Displaying an Iron Will

Maulana Wahiduddin Khan | Soulveda |  April 07, 2017

There is a verse in the Quran which makes a mention of iron. It is this word ‘iron’ after which the entire chapter is named. “We have sent our apostles with clear signs and brought down with them scriptures and the scales of justice, so that men might deal with, fairness. We have sent down iron, with its mighty strength and diverse uses for mankind, so that God may know those who support Him, though unseen, and support His apostles. Powerful is God, and Mighty.” (57:25)

God has created the material world in such a way that it serves as an ethical model for man. In this verse two things from the material word—scales and iron—have been mentioned, for they both contain attributes that man too is required to adopt.

Scales tell us the weight of things. If we want to know how heavy something is, then we weigh it up on a pair of scales. Only then can we tell if it is as heavy as it should be, whether it is up to the required weight. God’s scriptures are also scales, but in an ethical rather than material sense; they are used for weighing actions rather than things.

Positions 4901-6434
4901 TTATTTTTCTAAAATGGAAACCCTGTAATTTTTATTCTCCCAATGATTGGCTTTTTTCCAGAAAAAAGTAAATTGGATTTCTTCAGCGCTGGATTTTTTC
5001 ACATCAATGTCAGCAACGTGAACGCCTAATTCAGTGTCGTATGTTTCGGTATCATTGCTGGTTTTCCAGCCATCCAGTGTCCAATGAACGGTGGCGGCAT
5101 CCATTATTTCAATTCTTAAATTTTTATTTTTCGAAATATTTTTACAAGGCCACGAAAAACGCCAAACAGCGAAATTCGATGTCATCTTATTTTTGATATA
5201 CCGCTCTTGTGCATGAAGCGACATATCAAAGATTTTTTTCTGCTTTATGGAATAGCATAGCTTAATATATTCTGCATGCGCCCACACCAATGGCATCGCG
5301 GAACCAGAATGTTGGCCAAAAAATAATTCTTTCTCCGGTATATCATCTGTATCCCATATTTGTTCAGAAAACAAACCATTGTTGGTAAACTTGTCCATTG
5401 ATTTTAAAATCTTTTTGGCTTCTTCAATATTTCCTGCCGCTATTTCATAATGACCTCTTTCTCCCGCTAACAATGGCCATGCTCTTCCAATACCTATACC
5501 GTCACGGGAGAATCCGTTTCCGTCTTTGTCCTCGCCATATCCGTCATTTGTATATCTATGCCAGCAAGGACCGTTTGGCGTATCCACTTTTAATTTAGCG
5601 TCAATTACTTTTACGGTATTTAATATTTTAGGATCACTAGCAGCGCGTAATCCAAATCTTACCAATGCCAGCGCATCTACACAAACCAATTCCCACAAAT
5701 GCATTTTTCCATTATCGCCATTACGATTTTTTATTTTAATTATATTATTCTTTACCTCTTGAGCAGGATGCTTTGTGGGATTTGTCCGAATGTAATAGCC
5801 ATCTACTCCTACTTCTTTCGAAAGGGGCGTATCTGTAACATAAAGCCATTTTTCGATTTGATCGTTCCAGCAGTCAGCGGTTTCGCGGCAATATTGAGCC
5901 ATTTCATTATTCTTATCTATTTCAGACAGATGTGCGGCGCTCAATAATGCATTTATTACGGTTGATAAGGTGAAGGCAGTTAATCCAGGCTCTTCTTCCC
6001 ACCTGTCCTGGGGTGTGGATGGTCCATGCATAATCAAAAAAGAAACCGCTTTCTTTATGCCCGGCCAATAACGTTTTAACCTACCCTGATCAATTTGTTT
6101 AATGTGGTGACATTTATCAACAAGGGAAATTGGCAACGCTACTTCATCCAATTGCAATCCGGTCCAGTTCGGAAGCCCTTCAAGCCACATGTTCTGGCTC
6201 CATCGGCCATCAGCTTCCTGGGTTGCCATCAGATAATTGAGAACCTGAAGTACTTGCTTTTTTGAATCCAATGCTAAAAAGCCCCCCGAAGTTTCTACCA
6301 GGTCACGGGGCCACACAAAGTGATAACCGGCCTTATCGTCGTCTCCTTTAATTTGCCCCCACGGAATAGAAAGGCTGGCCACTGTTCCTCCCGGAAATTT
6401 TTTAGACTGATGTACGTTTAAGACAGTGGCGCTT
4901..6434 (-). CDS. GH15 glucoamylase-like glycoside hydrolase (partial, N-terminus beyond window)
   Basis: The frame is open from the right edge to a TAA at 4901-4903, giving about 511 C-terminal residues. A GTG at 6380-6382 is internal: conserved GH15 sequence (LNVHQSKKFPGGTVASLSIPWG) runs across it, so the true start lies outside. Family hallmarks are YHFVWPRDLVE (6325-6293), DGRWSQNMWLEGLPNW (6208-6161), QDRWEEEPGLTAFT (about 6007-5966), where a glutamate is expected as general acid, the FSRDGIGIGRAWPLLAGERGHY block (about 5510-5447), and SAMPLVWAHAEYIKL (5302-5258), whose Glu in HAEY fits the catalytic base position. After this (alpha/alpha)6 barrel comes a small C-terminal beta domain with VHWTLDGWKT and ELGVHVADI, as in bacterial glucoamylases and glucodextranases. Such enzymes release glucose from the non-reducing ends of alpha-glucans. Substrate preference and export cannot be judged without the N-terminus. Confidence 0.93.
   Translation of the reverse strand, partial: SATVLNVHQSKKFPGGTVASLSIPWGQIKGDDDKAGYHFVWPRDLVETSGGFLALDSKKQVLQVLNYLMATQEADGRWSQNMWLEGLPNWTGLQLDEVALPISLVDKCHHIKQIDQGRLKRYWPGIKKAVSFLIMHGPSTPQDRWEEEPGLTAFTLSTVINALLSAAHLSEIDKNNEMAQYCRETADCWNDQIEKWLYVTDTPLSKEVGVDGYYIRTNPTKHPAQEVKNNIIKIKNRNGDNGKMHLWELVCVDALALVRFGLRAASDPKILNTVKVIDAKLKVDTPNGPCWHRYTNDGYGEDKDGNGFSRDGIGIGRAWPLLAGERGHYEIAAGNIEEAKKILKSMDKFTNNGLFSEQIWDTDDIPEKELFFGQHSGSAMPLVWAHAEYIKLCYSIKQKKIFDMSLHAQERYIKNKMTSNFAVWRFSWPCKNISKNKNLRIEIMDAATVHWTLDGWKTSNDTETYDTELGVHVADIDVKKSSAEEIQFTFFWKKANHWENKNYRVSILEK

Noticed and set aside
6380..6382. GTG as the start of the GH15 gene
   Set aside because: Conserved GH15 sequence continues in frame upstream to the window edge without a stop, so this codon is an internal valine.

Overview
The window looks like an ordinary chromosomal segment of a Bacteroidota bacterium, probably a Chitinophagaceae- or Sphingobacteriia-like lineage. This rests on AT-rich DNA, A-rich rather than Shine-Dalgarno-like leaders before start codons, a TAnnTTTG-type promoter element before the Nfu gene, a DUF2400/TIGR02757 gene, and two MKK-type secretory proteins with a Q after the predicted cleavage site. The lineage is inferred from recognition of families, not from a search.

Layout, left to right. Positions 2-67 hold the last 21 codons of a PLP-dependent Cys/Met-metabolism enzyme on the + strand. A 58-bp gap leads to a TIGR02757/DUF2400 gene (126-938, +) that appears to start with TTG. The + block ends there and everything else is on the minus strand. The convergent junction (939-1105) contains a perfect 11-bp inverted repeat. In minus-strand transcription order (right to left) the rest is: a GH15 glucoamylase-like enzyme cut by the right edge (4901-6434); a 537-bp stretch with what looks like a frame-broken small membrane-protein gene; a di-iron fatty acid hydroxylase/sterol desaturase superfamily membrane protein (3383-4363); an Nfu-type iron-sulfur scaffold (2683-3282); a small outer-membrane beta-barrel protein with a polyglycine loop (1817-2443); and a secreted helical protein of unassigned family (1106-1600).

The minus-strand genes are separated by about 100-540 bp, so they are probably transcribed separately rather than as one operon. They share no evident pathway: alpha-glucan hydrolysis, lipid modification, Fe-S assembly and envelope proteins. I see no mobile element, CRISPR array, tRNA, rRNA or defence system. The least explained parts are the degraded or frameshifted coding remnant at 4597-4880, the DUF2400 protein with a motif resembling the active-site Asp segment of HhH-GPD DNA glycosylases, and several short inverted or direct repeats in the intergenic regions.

By weighing up our actions on the scales of the divine scriptures we can tell whether they are right or wrong. One who wishes to be successful in the next world should ensure that his words and actions in this world are up to the required weight, for if they are not, he is doomed to failure in the hereafter.

The second object mentioned in this verse is iron. Iron has certain properties that should also be adopted by man. It is a reliable metal, a basis of strength and firmness. Any bridge or construction founded on iron can be depended upon to fully withstand the force of storms and gales. It is men and women of this nature who are required for service of the divine cause on earth. So taxing is this task that it can only be performed by people endowed with an iron will; people who display no weakness even when faced with severe difficulties; ones who remain as rigid as steel under the pressure of the inward and outward enemies who rise to thwart one in this task.